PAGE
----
Ugh. Diana Peterfreund and Jenwriter both wrote very cogent blog posts about POV snobbery–specifically, first person POV snobbery, and now I’m all up in arms.* Evidently, only amateurs use first person.
Everybody knows Mark Twain, Edgar Allan Poe, Daphne du Maurier, and Charlotte Bronte were hacks. Rank amateurs, the whole lot of ’em.
I mean, obviously.
I went off on this rant in the comments over at Jenwriter, and Diana closed her post with it, but I feel it needs to be said in as many ways and places as possible:
Do. What’s. Best. For. The. Story!
That’s what a good writer does. Think of your favorite five novels. Doesn’t matter what genre, time period, whatever. One of those must be told in first person. Now, imagine it in third.
Now do the reverse, with a third person book from your top five. Imagine it in first. Ah, there we go. It’s not the same, either, is it?
To repeat what I said over at Jenwriter, Rebecca and Huck Finn? In third person? Nobody would’ve read them. They would’ve been missing the particular qualities that make them good, that make them classics.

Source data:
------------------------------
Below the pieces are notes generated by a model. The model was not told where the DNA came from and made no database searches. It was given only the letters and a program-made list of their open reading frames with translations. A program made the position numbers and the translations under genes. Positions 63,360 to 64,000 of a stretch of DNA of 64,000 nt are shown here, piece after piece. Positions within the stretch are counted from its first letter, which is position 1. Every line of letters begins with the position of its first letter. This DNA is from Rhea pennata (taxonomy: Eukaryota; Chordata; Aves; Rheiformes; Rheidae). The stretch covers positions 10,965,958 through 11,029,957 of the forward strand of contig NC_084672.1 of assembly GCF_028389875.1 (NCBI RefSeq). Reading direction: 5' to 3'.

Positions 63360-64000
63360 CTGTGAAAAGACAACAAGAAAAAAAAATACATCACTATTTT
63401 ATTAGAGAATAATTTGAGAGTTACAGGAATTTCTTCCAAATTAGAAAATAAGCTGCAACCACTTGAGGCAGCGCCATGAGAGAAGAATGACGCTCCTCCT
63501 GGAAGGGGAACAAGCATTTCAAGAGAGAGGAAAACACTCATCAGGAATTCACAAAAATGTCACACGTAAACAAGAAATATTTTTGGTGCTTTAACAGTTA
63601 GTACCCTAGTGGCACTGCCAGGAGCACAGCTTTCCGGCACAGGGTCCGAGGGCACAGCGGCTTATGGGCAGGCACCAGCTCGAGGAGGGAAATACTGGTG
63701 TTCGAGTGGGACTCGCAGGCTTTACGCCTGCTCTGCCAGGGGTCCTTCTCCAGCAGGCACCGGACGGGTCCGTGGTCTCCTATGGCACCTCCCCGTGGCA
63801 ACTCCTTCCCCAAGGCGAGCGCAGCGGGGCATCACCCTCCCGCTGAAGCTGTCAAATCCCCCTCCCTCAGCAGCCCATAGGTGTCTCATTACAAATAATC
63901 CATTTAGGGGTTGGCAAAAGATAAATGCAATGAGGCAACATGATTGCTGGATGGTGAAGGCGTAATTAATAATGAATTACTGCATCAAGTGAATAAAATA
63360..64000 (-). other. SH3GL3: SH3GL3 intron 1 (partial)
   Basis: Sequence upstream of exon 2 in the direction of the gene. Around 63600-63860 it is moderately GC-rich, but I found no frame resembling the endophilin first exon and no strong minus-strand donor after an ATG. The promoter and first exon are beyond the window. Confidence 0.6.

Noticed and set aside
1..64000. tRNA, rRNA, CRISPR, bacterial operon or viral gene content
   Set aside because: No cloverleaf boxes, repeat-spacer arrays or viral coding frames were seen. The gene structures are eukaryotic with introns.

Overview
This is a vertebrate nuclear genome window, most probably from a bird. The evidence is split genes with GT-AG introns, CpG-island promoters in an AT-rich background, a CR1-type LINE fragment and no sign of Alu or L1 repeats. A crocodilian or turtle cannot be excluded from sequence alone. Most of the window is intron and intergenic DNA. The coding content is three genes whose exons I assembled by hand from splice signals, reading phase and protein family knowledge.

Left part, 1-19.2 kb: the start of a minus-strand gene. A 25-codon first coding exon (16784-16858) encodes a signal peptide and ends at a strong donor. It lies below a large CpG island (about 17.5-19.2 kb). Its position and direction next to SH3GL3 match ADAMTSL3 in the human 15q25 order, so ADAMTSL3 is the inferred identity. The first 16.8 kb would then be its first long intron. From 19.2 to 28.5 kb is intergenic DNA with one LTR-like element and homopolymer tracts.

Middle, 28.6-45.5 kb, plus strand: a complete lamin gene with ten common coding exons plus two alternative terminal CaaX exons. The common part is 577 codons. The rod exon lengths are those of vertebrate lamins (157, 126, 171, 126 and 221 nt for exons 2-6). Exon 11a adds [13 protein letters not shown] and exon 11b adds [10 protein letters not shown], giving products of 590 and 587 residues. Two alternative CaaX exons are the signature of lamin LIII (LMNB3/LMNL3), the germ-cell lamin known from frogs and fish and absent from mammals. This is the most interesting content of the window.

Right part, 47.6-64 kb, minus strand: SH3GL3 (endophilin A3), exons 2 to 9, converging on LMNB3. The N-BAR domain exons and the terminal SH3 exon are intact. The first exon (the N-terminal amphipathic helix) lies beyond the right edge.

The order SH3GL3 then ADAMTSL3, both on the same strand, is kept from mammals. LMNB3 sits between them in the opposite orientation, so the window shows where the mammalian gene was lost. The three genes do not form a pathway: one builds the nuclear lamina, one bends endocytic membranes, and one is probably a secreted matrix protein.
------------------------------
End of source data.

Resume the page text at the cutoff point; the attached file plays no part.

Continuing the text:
My point is, these books are your favorites for a reason: they tell a great story, and they tell it well. That’s why you love them. And whatever tools the writers of these books used, they used for the good of the story. That’s the only consideration one should have when chosing POV. Some stories work better from first, others from third. Some stories require multiple POVs. Some stories require local or regional dialect in dialog. Some stories require short chapters or scenes, and others long. Some require the writer to wear a purple top hat and monocle while writing.
Okay, well, that last one is probably pretty rare, but I’ll tell you what: if it helped tell the story better, I’d do it.
And that’s really all there is to it.**
*I refuse to get started on genre snobs. There are people who will always try to feel smarter or better than others by disparaging what those other people read or write. It has always been, it will always be–so I just read and write what makes me happy, and if other people look down on me for it, that’s their problem.
**Okay, so one other, small, teensy-tiny consideration might be my weak points as a writer–I might be less likely to use a tool that I’m not very skillful with. But that’s a tiny consideration that can easily be trumped by one thing: the story’s need for it.